Ed Leaders Talk Remediation At Policy Summit
Representatives from Wyoming’s community colleges and its K-12 schools say those two systems need to improve their coordination to better educate students.
Right now, more than half of all students who graduate high school and go on to community college are still not deemed “college-ready”— and must take remedial classes.
At a Wyoming Department of Education policy summit last week, Laramie County Community College president Joe Schaffer said people tend to see remediation as a K-12 issue.
“There’s a perception that K-12 hasn’t done their job in preparing their graduates to succeed at the next level, but the way that higher education often responds is essentially by replicating the exact same approach that we did in high school,” says Schaeffer. “And we don’t do much better than the high schools do. The issue really needs to be getting together and looking at the complex aspects of developmental education and figuring out—‘is there a different way to solve this problem?’”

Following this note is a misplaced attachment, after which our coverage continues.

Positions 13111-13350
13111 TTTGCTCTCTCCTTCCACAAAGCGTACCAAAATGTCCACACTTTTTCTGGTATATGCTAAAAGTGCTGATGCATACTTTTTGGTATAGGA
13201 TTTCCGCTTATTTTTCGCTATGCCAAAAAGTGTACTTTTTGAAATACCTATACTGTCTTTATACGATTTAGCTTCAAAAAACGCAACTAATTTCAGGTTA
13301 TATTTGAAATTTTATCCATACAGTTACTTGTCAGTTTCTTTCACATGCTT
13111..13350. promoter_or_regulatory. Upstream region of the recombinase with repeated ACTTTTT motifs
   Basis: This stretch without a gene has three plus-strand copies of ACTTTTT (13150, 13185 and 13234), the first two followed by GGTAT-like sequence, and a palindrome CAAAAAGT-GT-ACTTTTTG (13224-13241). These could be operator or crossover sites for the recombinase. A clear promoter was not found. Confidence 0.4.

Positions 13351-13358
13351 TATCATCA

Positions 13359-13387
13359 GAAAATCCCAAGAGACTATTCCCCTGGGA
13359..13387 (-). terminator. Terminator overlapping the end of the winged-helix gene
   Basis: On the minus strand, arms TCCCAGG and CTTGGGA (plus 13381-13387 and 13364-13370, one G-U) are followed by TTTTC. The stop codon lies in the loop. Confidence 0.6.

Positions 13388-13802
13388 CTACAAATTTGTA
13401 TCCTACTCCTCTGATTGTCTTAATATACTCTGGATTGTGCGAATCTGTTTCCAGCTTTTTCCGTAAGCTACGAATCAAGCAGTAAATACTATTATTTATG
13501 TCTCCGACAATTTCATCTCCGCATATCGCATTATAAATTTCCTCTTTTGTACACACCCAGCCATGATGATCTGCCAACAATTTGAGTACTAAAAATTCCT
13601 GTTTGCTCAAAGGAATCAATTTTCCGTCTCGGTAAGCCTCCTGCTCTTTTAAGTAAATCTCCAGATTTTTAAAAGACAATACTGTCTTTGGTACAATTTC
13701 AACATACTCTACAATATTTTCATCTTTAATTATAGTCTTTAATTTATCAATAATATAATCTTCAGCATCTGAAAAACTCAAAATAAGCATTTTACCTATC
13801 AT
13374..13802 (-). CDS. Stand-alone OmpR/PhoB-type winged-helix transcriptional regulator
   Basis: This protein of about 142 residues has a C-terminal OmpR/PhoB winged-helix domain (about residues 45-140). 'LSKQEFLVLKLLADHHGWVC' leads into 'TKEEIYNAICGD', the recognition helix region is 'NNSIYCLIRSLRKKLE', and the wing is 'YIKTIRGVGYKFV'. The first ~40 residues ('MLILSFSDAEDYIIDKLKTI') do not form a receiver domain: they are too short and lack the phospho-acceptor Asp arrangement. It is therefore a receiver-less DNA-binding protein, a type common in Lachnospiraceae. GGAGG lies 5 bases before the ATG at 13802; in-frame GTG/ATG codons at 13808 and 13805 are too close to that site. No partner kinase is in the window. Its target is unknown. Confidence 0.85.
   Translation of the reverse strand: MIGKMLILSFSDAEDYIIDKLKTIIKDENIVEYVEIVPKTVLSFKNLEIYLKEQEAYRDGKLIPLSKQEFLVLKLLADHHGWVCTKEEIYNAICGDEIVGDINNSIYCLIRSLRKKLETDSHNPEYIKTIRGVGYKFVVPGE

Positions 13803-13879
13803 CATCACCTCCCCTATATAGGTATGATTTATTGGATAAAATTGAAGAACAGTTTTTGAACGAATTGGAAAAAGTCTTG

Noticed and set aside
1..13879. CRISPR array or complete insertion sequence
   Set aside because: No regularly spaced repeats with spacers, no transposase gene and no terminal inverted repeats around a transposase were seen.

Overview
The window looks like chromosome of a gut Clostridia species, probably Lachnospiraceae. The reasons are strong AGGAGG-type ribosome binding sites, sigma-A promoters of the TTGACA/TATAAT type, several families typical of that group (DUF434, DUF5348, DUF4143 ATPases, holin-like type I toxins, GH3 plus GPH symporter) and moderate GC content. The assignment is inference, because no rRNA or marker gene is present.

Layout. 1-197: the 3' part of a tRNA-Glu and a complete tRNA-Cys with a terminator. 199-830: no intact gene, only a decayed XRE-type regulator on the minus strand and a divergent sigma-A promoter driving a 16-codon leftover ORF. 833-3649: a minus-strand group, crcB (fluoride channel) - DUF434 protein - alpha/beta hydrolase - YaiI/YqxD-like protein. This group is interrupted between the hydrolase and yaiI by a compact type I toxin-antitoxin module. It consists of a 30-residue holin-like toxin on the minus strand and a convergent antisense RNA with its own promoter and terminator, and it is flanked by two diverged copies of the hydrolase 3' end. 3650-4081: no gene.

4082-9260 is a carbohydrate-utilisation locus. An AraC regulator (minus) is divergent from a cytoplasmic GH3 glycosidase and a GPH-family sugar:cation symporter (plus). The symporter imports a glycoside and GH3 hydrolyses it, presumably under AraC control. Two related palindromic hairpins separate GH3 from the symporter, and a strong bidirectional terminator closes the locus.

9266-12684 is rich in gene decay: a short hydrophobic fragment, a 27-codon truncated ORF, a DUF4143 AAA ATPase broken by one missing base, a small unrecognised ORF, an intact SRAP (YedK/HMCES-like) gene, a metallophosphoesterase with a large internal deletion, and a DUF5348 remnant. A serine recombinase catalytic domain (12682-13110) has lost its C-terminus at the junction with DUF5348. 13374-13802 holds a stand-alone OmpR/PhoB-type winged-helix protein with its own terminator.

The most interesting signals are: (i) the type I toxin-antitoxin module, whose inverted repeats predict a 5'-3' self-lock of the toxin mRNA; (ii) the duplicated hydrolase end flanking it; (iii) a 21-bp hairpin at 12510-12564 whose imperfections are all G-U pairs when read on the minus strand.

Wyoming’s rate of remediation among students attending two year colleges is in line with the national average.
“We are all trying hard to rethink the way we do developmental education,” says Scaheffer. “I think you would be hard-pressed to find any classroom in the community colleges here in the state that aren’t digging into and rethinking the way that they do this. And we’re using evidence, national research, promising practices—we’re doing it in the right way.”